(3BL Media/Justmeans) — When it comes to renewable energy, there’s a new kid on the block and he’s making lots of new friends quickly. We’re talking of course, about offshore wind. While once resisted as too expensive and too unsightly, the technology has finally found its sea legs and is now really making a splash.
Europe is, of course, where most of the activity has been. It started with Vindeby, the world’s first offshore wind farm, off the Danish coast. Vindeby, which was commissioned in 1991, has eleven turbines, with a combined capacity of 4.95 MW.
That’s significantly less than the output of just one of the thirty-two 8 MW turbines that Danish-based Dong Energy is installing at the Burbo Bank Extension wind farm off the English west coast near Liverpool. Dong, which also operates Vindeby, currently has 3,000 MW of offshore wind online, and plans to grow that to 6,500 MW by 2020. Their 21 existing facilities are located off the coasts of Denmark, the Netherlands and the UK. Dong, which both builds and operates these wind farms, is one of a growing number of players in this market.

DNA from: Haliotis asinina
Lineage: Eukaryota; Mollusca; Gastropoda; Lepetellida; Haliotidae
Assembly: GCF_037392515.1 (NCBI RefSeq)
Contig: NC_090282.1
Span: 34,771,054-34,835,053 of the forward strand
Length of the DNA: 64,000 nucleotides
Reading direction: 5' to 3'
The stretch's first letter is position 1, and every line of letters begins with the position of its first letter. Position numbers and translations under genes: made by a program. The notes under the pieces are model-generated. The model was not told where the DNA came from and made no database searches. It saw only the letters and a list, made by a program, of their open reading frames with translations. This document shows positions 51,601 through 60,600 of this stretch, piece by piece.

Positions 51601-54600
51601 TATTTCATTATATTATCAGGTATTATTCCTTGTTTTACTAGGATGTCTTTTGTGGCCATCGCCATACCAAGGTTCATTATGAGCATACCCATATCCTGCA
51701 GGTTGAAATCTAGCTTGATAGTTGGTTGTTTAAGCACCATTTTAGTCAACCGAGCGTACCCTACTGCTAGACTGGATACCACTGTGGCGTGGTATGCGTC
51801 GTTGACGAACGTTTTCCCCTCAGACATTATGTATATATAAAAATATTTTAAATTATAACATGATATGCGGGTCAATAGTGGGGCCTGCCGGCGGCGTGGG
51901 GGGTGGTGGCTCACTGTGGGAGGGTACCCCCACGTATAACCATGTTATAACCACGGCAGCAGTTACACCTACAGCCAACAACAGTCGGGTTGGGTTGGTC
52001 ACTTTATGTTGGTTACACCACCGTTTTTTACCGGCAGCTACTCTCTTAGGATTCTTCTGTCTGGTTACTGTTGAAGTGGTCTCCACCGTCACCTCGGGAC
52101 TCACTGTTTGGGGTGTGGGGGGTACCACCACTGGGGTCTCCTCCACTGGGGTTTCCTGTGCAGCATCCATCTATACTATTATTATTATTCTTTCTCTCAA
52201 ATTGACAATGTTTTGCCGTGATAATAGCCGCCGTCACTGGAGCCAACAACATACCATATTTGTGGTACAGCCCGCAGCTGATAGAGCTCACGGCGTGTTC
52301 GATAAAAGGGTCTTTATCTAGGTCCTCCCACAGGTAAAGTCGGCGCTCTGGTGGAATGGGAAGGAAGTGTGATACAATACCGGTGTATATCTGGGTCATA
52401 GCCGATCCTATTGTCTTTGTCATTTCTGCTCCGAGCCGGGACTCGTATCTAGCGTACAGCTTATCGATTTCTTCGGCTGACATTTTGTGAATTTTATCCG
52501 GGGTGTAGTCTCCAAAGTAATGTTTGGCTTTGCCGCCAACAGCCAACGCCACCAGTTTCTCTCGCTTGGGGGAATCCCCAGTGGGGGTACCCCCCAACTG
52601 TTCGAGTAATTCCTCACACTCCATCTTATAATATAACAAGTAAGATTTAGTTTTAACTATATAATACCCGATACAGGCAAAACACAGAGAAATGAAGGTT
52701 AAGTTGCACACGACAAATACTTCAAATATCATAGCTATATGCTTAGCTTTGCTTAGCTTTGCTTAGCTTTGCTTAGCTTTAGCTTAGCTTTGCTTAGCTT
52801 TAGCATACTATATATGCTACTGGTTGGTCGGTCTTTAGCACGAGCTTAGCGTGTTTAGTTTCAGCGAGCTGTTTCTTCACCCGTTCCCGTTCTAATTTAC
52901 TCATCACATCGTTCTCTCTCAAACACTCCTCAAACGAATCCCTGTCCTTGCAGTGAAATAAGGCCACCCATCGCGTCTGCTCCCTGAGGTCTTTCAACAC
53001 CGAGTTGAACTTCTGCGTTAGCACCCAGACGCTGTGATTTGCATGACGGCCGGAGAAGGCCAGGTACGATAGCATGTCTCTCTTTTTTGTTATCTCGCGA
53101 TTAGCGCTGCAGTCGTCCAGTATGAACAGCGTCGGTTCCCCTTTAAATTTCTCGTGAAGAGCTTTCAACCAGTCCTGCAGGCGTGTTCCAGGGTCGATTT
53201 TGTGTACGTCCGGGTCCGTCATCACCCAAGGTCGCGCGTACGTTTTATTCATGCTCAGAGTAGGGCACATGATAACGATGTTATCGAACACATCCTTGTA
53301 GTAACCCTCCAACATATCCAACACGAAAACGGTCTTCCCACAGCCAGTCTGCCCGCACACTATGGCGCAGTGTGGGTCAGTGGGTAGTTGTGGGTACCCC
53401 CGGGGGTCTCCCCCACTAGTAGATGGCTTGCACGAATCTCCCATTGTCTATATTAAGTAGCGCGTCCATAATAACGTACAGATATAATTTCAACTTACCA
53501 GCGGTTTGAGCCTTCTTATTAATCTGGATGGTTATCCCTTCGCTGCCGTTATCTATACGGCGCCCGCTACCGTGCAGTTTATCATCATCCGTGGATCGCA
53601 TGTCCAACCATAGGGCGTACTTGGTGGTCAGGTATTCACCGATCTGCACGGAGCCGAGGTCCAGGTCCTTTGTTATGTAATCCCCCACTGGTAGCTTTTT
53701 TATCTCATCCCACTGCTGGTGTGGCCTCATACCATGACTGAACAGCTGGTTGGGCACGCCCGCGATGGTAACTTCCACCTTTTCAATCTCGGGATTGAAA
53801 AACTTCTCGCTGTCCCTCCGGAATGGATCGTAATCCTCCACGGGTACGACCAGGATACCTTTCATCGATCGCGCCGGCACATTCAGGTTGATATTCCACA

Better known perhaps, are the turbine manufacturers. Vestas, the Danish turbine maker, has now formed a joint venture with Mitsubishi Heavy Industries of Japan, to compete with Siemens, the longstanding frontrunner. General Electric is now getting into the game as well, along with a number of Chinese manufacturers.
Here are some reasons why offshore wind makes sense. First, it overcomes most of the not-in-my-back-yard (NIMBY) concerns about visual pollution and noise, though there has been resistance from certain upscale seaside communities, notably the Cape Wind project in Nantucket Sound, and Donald Trump’s lawsuit attempting to block a wind farm off the coast of Scotland, near a golf course he owns. (Trump lost, Cape Wind is apparently “dead in the water.”)